• Press down through your forearms to stabilize your base and take the weight off your cervical spine. Come up into Headstand.
  • Then turn your body so that the side of your hip and thigh remain on the wall.
  • There will be a tendency for your one shoulder to turn back while your other follows the same-side hip and turns forward. Resist this tendency using the “Anatomy Engaging Techniques” steps described below.
  • Keep your neck relaxed and neutral and return to Sirsasana.
  • Carefully come down and rest in Balasana.

Anatomy Engaging Techniques

To get the most benefit from Parsva Sirsasana (Revolving Headstand) it is necessary to understand the biomechanics of your shoulder and pelvic girdles. The steps below describe which muscles to engage to complete it.


  • When you twist your lower body, your shoulder which you are twisting away begins to move forward. Combat your rhomboids into Major and Minor to draw your scapula back and toward your midline.
  • Flex your elbow by contracting your biceps and brachialis. Because your forearm is on the mat, the net effect of this action is to draw your shoulder back.
  • By activating the superinator muscles of your forearms, squeeze your palms into the skull, mainly on your little finger side. Your biceps synergizes this action. You will balance this movement of your forarms in Step-2.


  • The shoulder on the side that you are twisting toward will tend to move back in the direction of your twist.
  • Engage your serratus anterior to counter this tendency by pulling your shoulder blade forward.
  • Your teres major contributes to this action by drawing the edge of your scapula forward.
  • Imagine pushing against a wall with your hand to get a feeling for bringing your shoulder blade back toward your front. Then press down onto your forearm by attempting to straighten your elbow. This activates your triceps.
  • Press your mounds at the base of your index fingers into the skull by contracting your pronator teres and quadratus muscles of your forearms. It pronation force balances the supination of your forearms described in Step-1 and stabilizes your wrists.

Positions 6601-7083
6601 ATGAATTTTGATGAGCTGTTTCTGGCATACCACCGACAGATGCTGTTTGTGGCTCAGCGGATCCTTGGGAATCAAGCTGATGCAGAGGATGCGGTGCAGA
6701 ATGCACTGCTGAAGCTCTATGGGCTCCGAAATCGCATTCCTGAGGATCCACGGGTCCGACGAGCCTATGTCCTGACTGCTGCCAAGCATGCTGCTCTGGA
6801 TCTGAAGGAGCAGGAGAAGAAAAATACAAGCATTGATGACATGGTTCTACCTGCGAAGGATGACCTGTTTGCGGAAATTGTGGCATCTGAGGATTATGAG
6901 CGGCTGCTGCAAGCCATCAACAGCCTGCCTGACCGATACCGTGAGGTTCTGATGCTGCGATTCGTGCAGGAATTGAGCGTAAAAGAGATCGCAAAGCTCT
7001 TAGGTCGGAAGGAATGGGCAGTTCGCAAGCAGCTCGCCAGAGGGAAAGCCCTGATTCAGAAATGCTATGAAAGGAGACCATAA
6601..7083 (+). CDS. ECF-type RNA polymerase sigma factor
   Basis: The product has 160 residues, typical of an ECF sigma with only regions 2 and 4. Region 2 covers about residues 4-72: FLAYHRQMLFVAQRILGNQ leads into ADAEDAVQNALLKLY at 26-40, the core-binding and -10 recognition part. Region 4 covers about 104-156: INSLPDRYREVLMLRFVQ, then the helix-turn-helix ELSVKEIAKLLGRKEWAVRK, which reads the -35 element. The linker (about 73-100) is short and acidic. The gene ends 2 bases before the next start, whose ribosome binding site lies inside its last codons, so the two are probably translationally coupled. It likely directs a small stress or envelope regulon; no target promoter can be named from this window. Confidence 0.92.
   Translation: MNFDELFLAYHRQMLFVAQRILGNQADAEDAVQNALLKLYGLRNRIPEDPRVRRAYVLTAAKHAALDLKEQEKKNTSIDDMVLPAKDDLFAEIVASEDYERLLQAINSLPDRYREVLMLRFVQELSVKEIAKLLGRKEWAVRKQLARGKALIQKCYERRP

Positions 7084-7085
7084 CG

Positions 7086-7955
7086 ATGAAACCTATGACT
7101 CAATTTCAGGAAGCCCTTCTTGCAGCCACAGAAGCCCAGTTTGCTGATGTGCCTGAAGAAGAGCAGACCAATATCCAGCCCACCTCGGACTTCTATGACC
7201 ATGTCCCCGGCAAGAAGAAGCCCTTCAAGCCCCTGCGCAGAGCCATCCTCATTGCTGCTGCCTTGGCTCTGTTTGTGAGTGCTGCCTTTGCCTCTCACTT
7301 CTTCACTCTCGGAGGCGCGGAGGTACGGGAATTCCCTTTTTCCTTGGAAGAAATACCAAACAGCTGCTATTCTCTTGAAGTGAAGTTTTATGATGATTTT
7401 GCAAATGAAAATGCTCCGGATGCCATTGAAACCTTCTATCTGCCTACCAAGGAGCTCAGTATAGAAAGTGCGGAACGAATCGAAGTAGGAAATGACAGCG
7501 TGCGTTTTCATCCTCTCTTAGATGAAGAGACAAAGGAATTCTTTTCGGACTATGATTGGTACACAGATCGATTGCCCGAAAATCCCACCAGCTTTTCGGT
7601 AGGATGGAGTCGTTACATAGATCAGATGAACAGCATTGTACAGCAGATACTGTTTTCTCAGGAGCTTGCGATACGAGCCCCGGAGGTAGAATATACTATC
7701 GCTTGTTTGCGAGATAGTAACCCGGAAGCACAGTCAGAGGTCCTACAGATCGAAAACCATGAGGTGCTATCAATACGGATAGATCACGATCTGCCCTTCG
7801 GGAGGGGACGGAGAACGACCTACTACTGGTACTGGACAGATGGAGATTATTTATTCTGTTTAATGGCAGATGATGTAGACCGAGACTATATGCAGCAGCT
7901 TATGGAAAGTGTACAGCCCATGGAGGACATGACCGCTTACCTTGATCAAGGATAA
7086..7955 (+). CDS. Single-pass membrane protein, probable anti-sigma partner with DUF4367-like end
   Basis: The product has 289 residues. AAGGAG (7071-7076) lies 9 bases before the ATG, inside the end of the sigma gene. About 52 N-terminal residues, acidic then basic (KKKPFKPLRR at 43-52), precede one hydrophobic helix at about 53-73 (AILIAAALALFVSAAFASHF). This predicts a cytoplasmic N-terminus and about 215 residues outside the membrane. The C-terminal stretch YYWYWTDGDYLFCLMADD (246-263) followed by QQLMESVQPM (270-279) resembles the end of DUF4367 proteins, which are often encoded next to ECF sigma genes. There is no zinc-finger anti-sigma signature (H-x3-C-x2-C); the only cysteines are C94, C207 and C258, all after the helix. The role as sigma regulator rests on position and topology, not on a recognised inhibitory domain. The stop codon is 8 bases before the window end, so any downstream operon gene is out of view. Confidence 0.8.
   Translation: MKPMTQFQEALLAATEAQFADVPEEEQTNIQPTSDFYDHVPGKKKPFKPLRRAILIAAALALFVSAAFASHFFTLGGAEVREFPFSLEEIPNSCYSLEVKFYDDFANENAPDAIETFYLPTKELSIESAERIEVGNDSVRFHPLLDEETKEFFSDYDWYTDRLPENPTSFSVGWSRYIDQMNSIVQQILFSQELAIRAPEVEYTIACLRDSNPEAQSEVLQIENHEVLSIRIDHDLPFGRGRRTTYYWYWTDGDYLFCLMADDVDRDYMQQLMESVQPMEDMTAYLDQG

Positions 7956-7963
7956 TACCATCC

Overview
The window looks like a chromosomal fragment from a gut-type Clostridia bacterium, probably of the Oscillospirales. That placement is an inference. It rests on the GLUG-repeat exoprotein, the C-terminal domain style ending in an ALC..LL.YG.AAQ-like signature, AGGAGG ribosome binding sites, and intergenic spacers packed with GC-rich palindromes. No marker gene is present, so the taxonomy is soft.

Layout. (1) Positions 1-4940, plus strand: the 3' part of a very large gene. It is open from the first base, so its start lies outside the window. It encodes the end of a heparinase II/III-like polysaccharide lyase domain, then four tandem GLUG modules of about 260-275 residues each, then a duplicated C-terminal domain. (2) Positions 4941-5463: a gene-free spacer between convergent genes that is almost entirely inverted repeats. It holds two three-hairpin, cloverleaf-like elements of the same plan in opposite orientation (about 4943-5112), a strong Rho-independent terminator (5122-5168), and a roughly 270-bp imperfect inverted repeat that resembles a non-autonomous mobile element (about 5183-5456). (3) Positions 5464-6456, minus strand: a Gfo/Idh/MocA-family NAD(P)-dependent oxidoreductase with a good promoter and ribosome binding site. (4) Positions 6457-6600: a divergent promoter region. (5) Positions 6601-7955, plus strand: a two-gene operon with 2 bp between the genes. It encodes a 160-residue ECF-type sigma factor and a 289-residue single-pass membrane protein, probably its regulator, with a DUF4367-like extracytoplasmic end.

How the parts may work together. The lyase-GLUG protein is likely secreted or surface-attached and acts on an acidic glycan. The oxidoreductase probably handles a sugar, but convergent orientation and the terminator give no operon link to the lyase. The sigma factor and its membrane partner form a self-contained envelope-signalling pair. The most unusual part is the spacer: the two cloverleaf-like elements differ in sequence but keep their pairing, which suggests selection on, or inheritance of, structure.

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  • Externally rotate your upper arms by contracting your infraspinatus and teres minor muscles.
  • Your posterior third of the deltoids contributes to this action.
  • Draw your shoulders away from your ears to free your neck.
  • Engage your lower third of the trapezius to pull your shoulder girdle upward on the back.


  • Contract your adductor group of muscles on the insides of your thighs. The cue for this is to squeeze your knees together.
  • Engage your adductors more forcefully on your leg that leads the turn. It synergizes the twist of your lower body.


  • Contract your erector spinae and quadratus lumborum muscles to slightly arch your back on the side you are twisting toward, accentuating the turn of your body.
  • The side of your back that is away from your twist stretches.


  • Activate your quadriceps to straighten your knees.
  • Your tensor fascia lata synergizes this action to stabilize your knee joint and, with your gluteus medius, internally rotates your thigh. The cue for contracting these muscles while in Headstand is to imagine pressing outward with the edges of your feet.
  • Your adductor group (in Step-4) prevents your legs from actually abducting out to the side; however, your effort to engage these muscles activates their internal rotation component and turns your thighs back toward neutral.


  • Engage your pelvic core. Contract your psoas on the side that is leading your twist to draw that side of your pelvis forward. The cue for this is to slightly flex your hips from the tops of your thighs.
  • Then squeeze your opposite-side buttocks to activate your gluteus maximus by arching your back and tucking your tailbone under.
  • Activating these muscles produces a “wringing,” or “coiling,” effect across your pelvis, tightening your sacroiliac ligaments. This stabilizes your entire pose and deepens your twist.


  • Move your twist down the body and into your trunk.
  • Tighten your oblique abdominals to turn into the twist.
  • In addition to turning your body, engaging these muscles raises intra-abdominal pressure, producing the “air bag” effect and stabilizing your lumbar spine.

Precautions and contraindications

  • Practice Parsva Sirsasana (Revolving Headstand) under the guidance of an instructor. Practice only when your instructor progresses.
  • Be patient and take it slowly. It takes time to master this asana.
  • Make sure you do it close to a wall for stability, especially if you are a beginner or have just started doing it.
  • Avoid doing this during menstruation.
  • The entire weight of your body is supported by the muscles of the hands, neck and shoulders. If you have spondylitis, please talk to your yoga instructor before starting this asana.
  • People with heart disease, vertigo and high blood pressure also need to be vigilant.